Bipolar disorder is genetic. You cannot miraculously obtain this mood disorder if it is not already in our genetic code. You are predisposed genetically, but something still has to trigger it. The trigger is from our environment and the societal pressures we all face. Not everyone that has it in their genetic code will get it either.
Unfortunately, we hate, detest, ignore, or destroy what we do not understand or believe to be “abnormal.” The word “disorder” creates its own negative meaning. We, who are bipolar, are “not” in the “normal” order of mental health. We, no matter how hard we try, still see ourselves in a negative light because we know we are NOT normal. We know we feel way too deeply and too much than “normal” people. We know we think way too much and sometimes it is too slowly or way too fast compared to the “norm.”
However, there are those of us who also think beyond the “normal” range and begin to experience grandiose thoughts and/or see things that are not really there. We, who see hallucinations and/or are delusional, have reached the psychotic, out of touch with reality, realm of severe mania. However, we can with proper treatment and medication return from the other realm. We are NOT hopeless.
Another problem we sometimes face is the ability to become extremely angry and sometimes violent. Most who do, if not all of us, do so because we feel that our person or a loved one is threatened, but how is this different from other people who are not bipolar and get angry or violent? When we are in a manic state or have a mixed episode, we feel more deeply and may come to faster or unrealistic conclusions.
Statistically, are we more violent? According to the New England Journal of Medicine in their article “Violence and Mental Illness—How Strong Is the Link?” by Dr. Richard A. Friedman, published November 16, 2006; “serious mental illness is quite rare, it actually contributes very little to the overall rate of violence in the general population; the attributed risk has been estimated to be 3 to 5%—much lower than that associated with substance abuse, for example.” See?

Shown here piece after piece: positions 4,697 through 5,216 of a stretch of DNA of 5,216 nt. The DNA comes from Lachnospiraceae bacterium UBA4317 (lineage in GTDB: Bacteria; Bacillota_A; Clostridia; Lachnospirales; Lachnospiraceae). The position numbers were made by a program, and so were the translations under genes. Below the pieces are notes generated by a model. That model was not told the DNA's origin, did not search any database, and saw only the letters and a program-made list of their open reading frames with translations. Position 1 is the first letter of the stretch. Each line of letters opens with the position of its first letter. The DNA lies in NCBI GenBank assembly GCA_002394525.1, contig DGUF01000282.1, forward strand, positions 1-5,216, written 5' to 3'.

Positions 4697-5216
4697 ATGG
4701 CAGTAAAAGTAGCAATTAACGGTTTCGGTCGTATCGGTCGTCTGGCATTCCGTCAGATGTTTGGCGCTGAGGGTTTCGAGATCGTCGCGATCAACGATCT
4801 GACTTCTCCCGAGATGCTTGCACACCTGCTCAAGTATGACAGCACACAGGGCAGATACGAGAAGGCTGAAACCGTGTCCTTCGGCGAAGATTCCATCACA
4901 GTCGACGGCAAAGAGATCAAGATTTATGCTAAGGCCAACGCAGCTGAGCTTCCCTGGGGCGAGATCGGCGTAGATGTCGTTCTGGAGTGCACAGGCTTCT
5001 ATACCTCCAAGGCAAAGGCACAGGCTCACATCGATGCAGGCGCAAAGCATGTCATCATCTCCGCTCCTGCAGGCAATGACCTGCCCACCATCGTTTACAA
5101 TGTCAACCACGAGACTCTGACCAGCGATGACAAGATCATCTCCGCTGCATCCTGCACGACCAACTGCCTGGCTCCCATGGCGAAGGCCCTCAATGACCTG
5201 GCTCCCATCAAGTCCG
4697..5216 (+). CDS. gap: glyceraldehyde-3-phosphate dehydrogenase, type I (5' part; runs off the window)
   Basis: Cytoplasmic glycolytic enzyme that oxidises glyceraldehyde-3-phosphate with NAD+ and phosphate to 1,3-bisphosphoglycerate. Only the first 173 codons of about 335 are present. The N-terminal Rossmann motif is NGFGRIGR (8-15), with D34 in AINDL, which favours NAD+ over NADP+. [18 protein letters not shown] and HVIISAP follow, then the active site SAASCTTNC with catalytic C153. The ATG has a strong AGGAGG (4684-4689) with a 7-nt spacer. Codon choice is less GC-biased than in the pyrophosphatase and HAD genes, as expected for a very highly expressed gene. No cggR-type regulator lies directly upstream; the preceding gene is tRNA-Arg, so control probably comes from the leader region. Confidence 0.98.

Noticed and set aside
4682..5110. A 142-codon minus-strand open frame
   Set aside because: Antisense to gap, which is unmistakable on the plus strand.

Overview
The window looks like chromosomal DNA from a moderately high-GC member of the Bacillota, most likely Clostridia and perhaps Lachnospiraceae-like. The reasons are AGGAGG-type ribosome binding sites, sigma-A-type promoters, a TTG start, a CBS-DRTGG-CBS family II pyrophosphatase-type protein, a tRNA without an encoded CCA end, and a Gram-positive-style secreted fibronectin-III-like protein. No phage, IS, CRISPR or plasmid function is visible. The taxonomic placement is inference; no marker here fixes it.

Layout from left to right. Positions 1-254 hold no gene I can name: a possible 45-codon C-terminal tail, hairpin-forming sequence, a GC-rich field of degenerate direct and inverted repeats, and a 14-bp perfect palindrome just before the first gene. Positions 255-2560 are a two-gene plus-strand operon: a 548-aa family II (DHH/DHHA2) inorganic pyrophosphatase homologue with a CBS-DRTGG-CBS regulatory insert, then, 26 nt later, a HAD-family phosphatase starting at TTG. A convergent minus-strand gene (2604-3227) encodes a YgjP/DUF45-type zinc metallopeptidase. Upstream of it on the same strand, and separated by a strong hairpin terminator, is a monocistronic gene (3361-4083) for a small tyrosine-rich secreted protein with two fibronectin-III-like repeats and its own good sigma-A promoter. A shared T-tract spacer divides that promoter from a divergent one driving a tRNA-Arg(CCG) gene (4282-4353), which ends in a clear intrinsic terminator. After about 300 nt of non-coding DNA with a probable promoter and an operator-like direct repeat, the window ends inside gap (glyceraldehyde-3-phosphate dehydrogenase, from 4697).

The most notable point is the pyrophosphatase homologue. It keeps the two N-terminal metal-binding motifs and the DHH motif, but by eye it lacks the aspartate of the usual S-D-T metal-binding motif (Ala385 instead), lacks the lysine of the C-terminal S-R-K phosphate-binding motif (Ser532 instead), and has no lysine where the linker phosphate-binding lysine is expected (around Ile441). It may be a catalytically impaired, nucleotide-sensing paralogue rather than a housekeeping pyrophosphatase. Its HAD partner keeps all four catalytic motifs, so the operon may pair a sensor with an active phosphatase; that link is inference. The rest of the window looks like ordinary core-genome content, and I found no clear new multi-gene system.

We, that do become violent, usually are not getting the proper medical treatment we need or are noncompliant, not wanting to follow doctor’s orders, with our treatment plan.
Even with all the research suggesting differently and having all this knowledge in their reachable grasps, people still prefer to ridicule, shun, murmur, show distaste, and/or pass over us who are knowingly bipolar. You know those types: those that tell you that it’s all in your head and that “you can get rid of it if you tried without any medication at all,” those that only see you as “crazy” and stay away from you, and those that throw away your resume or find a way to lay you off because you are too much a liability even if you are the perfect candidate for the job.
Do these people even try to look to see what you are capable of? Do they even know that we, those with bipolar or mood disorders, are the best thing that has happened to this country and the world? For as long as we can remember, we have marveled at the political charisma and advocacy of Abraham Lincoln and Winston Churchill, the artistic visualization of Vincent van Gogh and Edvard Munch, the written wonders of William Faulkner and Ralph Waldo Emerson, and the musical delights of Ludwig van Beethoven, all of whom have bipolar disorder. Wow!
Don’t forget the women too: Mary Wollstonecraft (Mary W. Shelley’s mother and political activist in her time), Georgia O’Keeffe (artist), Virginia Woolf and Mary Shelley (writer), Sylvia Plath (poet), Vivien Leigh (actress in Gone with the Wind). Even today, well known creative geniuses have openly declared they too have that special flair: Sting (musician), “Buzz” Aldrin (astronaut), Tim Burton and Francis Ford Coppola (directors), Carrie Fisher and Patty Duke (actresses), Robert Downey Jr. and Ben Stiller (actors), DMX (rapper & actor). However, what about the young Midwestern girl who was just diagnosed as bipolar? Is she another creative genius that will be overlooked or traumatized because she doesn’t have the means to be close to the artistic community? Should she be ignored?
If only we who are bipolar were given the encouragement and support we need to take our creative aspirations to the next level; we might be able to take the “box” we all live in and work with daily, study it, and then truly find the outside of the box that will solve many of our problems today. Teachers and bosses always say “think outside the box.” Well, why won’t you let us try and give us the power to flurish?
Speaking of boxes…shouldn’t teachers and bosses define the box first before expecting us to step outside the box?
So, my homework assignment for you is to describe “the box” and write your description in the comment box. Also, if you would rather critique this blog, go ahead.